Polar Ozone Holes



 

Learning Objective

  • Recall that chlorofluorocarbons produce halogen radicals that catalytically destroy ozone.

Key Points

    • In the stratosphere, ozone is cyclically destroyed and re-formed.
    • Atomic chlorine and bromine from chlorofluorocarbons and bromofluorocarbons can catalytically disrupt the cycle of ozone formation in the stratosphere, destroying many more ozone molecules then are re-made.
    • The thinning of the ozone layer has resulted in increased levels of UV radiation at the Earth’s surface, which can cause skin cancer and cataracts.

Terms

  • ozonea molecule found in the upper regions of the Earth’s atmosphere; important for blocking UV light from reaching Earth; chemical symbol O3
  • Chlorofluorocarbonscompounds that were commonly used prior to the 1980s for a number of industrial applications, including refrigerants and cleaning solutions; they can cause holes in the ozone layer
  • stratospherethe region of the uppermost atmosphere where ozone is found

The Hole in the Ozone Layer

There is a constant cycle of ozone formation and destruction in the stratospheric layer of the atmosphere. Ultraviolet light splits oxygen gas (O2) to form monatomic oxygen (O) that can react with additional oxygen gas molecules to form ozone (O3). The ozone produced can then go on to react with monatomic oxygen and re-form oxygen gas.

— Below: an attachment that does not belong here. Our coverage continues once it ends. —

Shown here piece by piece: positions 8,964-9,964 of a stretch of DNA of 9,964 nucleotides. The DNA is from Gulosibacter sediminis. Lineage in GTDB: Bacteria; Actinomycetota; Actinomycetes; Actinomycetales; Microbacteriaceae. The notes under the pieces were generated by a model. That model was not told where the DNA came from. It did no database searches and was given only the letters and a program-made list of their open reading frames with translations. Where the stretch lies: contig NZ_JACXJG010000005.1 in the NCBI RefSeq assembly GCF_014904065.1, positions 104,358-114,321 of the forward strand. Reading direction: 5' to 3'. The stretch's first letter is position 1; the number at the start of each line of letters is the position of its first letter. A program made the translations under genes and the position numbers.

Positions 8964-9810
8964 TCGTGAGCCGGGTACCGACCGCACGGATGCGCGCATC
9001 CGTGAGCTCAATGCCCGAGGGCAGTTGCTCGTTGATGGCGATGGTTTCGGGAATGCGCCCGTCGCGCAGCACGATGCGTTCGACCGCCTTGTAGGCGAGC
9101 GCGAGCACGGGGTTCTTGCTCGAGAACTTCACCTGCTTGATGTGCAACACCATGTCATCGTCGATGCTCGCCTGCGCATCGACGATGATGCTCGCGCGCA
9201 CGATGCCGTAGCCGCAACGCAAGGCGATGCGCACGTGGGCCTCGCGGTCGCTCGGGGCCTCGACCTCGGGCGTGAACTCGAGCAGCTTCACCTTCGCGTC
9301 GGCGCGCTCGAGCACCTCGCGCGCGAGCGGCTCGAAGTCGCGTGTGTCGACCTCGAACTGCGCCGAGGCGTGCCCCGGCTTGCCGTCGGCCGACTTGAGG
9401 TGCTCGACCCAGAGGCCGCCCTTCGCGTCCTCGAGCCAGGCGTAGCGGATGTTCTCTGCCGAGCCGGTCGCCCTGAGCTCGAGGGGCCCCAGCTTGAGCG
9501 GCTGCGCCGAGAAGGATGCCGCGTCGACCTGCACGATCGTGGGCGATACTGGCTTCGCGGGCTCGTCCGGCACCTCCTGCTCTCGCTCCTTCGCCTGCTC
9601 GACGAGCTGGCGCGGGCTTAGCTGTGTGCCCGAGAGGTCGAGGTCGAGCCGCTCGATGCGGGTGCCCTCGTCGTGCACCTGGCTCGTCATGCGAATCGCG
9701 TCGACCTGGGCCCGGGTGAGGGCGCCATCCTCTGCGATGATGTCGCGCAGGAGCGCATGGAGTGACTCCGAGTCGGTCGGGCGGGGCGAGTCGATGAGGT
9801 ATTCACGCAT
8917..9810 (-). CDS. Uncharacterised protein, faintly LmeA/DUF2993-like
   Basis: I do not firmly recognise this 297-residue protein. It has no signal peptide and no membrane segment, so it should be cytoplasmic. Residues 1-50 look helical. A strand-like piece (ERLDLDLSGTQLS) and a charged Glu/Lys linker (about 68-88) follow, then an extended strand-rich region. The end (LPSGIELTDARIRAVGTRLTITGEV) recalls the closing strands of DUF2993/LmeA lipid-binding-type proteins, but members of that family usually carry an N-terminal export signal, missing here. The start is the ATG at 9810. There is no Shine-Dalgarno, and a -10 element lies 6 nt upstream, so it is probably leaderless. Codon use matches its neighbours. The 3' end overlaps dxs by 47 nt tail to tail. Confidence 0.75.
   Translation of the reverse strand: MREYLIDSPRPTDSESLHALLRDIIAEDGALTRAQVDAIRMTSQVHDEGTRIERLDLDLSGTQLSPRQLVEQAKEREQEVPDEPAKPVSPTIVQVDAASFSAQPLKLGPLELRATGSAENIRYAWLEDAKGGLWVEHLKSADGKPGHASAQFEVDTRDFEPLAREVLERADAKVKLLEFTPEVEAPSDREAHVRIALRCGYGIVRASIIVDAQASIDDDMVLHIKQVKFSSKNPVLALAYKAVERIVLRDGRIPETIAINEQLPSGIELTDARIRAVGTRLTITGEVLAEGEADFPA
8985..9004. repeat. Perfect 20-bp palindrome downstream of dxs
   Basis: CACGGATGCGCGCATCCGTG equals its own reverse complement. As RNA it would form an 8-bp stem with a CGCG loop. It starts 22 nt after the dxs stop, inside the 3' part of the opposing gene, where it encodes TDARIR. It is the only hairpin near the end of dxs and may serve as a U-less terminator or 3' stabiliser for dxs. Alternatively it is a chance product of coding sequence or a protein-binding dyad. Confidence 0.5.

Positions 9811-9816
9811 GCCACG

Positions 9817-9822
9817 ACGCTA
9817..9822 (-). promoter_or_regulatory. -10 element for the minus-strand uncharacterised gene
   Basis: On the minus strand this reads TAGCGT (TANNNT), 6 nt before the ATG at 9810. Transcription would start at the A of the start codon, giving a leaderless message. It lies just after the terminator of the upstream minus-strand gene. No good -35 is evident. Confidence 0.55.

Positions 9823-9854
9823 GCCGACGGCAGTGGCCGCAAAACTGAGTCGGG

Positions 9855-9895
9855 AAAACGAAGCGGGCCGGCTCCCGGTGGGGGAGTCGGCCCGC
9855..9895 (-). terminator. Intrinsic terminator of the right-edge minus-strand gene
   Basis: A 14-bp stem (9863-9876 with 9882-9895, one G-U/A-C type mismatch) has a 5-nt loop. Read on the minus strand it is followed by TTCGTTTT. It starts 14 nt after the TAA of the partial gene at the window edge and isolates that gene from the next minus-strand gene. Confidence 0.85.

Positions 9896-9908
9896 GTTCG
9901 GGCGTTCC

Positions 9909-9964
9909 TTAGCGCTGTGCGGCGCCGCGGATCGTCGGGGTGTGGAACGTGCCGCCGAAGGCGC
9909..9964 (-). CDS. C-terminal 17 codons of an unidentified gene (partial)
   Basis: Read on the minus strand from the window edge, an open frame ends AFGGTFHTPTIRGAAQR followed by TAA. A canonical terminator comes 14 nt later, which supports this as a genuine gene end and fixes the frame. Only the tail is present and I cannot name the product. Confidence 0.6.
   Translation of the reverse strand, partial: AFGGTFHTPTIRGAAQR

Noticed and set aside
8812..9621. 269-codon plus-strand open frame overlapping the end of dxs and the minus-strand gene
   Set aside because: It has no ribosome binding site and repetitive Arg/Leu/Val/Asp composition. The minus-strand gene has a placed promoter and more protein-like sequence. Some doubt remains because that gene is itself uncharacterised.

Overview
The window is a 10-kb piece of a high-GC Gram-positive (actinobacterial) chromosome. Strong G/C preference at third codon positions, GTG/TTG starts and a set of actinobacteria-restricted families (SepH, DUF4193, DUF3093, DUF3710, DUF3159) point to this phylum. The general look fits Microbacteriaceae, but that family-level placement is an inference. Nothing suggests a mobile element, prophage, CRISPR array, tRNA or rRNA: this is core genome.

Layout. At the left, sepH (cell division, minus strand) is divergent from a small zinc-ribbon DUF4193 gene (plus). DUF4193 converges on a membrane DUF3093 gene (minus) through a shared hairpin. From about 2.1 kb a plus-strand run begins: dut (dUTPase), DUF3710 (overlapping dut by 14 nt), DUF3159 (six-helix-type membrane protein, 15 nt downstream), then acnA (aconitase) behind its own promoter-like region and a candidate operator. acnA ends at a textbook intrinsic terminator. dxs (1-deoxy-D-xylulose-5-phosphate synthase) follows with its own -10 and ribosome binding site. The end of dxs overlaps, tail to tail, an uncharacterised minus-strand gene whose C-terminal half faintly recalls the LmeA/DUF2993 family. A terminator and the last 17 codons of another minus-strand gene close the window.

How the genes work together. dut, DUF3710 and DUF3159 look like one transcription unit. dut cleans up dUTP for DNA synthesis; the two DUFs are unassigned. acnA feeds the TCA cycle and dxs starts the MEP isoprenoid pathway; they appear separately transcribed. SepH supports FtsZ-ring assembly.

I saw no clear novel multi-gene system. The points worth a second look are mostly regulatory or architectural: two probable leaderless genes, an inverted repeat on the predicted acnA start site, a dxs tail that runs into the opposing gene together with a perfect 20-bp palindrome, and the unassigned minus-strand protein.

Chlorofluorocarbons (CFCs) are compounds that were commonly used prior to the 1980s for a number of industrial applications, including refrigerants and cleaning solutions. CFCs released at the Earth’s surface migrated to the stratosphere, where they interrupted the cycle of ozone generation. Atomic chlorine radicals formed from CFCs (and bromine radicals from bromofluorocarbons, or BFCs) act as catalysts to destroy ozone. The whole process, using CFCl3 as the CFC, is outlined below:

[latex]CFCl_3+UV light\rightarrow CFCl_2+Cl\cdot[/latex]

Ultraviolet light breaks a C-Cl bond, resulting in a highly-reactive chlorine radical (Cl[latex]\cdot[/latex]). The chlorine radical can then react with ozone, as shown below:

[latex]Cl\cdot + \ O_3\rightarrow ClO+O_2[/latex]

The chlorine breaks an oxygen off from ozone, producing diatomic oxygen. The resulting ClO can also destroy another ozone molecule to form more diatomic oxygen:

[latex]ClO+O_3\rightarrow Cl \cdot + \ 2 \ O_2[/latex]

Having destroyed two ozone molecules, the chlorine radical is produced once more and can destroy more ozone molecules.

CFCs have caused a gradual decrease in ozone levels throughout the stratosphere. However, air currents have resulted in increased accumulation at the poles, leading to pronounced thinning in these regions during the spring. This thinning is commonly referred to as a hole in the ozone layer, and it allows for harmful ultraviolet radiation to reach the Earth.

Increased UV radiation has been linked to a number of negative health effects, including skin cancer and cataracts. The role of CFCs in the destruction of the ozone layer was determined in 1974, and a number of bans on CFCs were passed in the years that followed; these bans led to a decrease in the size of the holes in the ozone layer.

Ozone depletionFrom September 21-30, 2006. The average area of the ozone hole was the largest ever observed, at 10.6 million square miles. There is the least ozone at the blue and purple areas, and the most at the green, yellow, and red areas.